She carried out the duties of her office as federal minister with great energy and focus. "More children in families and more family in society" was the motto that she chose to guide her work. Key projects of the Ministry of Family Affairs during this term included the introduction of a means-tested parental allowance on 1 January 2007, the Childcare Funding Act of 16 December 2008 for the expansion of child day care, and the Multi-Generational Housing Program, which drew on some of the work done by von der Leyen as Minister for Social Affairs in Lower Saxony. The policy direction of the new Minister for Family Affairs caused heated debate, not just among the general public, but also within the CDU and CSU. The 'fathers’ months' initiative was especially controversial. In addition to the normal twelve months in which families with young children could receive the parental allowance, these two months were offered subject to the condition that each parent should spend at least two months at home to care for the child. Critics within the CDU viewed this measure as unacceptable interference in private matters by the state. Von der Leyen countered that it was essentially an "offer" rather than a mandate. In view of the low birth rate and the costs resulting from demographic change, it was incumbent on family policy, she said, to "provide encouragement" to men who were committed to caring for their children. Conservatives also criticized the Childcare Funding Act, which committed the federal government, the Länder and local authorities to create day-care capacity for thirty-five percent of the children under three years of age by the year 2013. When the bishop of Augsburg, Walter Mixa, accused von der Leyen of having a fixation on dual-income married couples and reducing women to the level of "birthing machines", leading CDU politicians such as Chancellor Merkel and Bundestag President Norbert Lammert leapt to her defence. The reactions that her initiatives garnered, whether approving or disapproving, ultimately showed that von der Leyen had succeeded in focusing public discourse on the topic of family policy. Her success as a politician was due in large part to her unwillingness to shy from conflict inside or outside the party and to her confidence in asserting her right to highlight key issues, stimulate debate and, in the process, to help shape the development of future CDU policy.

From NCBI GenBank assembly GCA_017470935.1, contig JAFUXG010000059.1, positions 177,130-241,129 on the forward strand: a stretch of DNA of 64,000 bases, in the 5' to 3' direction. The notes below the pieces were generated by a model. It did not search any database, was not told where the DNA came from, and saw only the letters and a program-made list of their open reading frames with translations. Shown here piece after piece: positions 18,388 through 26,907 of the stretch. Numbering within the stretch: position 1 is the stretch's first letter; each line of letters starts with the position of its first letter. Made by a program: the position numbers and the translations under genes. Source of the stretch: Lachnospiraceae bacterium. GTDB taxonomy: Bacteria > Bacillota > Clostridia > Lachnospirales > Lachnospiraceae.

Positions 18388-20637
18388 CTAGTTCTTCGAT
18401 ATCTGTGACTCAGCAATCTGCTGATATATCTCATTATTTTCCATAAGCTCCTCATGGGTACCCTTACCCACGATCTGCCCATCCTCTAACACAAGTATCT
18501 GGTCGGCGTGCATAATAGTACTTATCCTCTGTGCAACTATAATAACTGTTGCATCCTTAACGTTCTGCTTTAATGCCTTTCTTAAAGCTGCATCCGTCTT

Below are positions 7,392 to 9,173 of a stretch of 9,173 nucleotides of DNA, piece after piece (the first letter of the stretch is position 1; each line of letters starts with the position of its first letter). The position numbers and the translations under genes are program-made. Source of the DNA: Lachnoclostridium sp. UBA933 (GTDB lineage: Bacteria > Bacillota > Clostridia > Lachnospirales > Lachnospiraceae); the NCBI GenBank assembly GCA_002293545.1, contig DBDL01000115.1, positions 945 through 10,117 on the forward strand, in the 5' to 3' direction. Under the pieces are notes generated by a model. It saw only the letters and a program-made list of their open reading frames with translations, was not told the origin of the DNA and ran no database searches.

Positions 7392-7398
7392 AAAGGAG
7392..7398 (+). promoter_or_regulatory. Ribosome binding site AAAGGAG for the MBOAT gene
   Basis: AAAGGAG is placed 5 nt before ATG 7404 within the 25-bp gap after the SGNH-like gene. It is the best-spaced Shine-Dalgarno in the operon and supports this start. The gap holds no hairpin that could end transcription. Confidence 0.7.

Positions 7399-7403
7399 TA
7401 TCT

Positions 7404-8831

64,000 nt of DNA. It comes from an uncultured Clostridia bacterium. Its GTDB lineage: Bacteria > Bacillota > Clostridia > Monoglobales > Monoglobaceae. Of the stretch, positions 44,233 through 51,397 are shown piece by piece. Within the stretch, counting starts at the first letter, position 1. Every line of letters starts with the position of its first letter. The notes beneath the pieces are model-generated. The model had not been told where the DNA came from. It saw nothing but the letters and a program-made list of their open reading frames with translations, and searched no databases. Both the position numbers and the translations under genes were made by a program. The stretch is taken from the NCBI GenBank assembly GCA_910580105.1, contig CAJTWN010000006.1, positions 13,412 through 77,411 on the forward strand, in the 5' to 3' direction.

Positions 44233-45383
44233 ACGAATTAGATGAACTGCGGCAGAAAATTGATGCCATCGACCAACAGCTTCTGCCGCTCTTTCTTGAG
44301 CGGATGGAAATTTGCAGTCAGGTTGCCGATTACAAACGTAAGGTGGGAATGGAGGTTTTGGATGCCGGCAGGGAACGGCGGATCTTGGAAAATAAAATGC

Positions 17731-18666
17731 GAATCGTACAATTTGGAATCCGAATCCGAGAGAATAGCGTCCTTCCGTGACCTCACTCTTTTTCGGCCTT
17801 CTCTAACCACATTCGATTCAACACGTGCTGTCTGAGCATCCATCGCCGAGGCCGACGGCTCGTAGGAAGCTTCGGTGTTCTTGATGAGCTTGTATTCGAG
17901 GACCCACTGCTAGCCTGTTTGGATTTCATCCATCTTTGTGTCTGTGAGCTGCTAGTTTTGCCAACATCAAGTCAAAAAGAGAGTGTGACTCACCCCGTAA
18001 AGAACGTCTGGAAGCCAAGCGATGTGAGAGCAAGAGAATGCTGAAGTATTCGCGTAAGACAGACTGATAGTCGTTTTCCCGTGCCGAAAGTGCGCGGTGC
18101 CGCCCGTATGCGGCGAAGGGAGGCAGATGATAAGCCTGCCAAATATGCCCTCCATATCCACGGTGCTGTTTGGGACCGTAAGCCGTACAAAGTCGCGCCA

Federal Minister for Labour and Social Affairs

Ursula von der Leyen stood for a seat in the Bundestag for the first time in the election of 27 September 2009 and won a mandate via the state party list of the CDU of Lower Saxony. On 28 October 2009, after the coalition between the CDU/CSU and FDP had been formed, she was once again sworn in as Minister for Family Affairs, Senior Citizens, Women and Youth. Her second term as Minister for Family Affairs lasted only for a brief time. After Franz-Josef Jung stepped down as Minister for Labour and Social Affairs, the cabinet was reshuffled. Von der Leyen took over one of the key portfolios of the government on 30 November 2009, when she became head of the Ministry of Labour.

As Minister for Labour, she continued to promote the interests of families and working women; she oversaw the introduction of an education package in the Hartz IV reforms of 25 February 2011 and called for a "women's quota" on the executive boards of DAX-listed companies. Other key themes of her term included fighting poverty among the elderly and implementing the UN Convention on the Rights of Persons with Disabilities. With regard to the wage dumping seen in various sectors of the economy, she called for a "market-based minimum wage" to be negotiated between unions and employers. On 15 November 2010, at the 23rd party conference of the CDU in Karlsruhe, she was elected deputy party chairwoman.


First Woman as Minister of Defence

In the Bundestag election of 22 September 2013, Ursula von der Leyen again gained her seat via the state party list of the CDU of Lower Saxony. The CDU and CSU received 41.5 percent of the vote and therefore constituted the largest parliamentary group. Following three months of coalition talks, the decision was made to form a grand coalition of CDU/CSU and SPD. When the new government was formed, von der Leyen found herself faced with a new challenge: on 17 December 2013, she was appointed Minister of Defence, succeeding Thomas de Maizière in that role. She was the first woman to hold the office and was therefore watched with an especially critical eye. After her swearing-in, she declared that she was "willing to learn" and had a "terrific respect" for her new duties.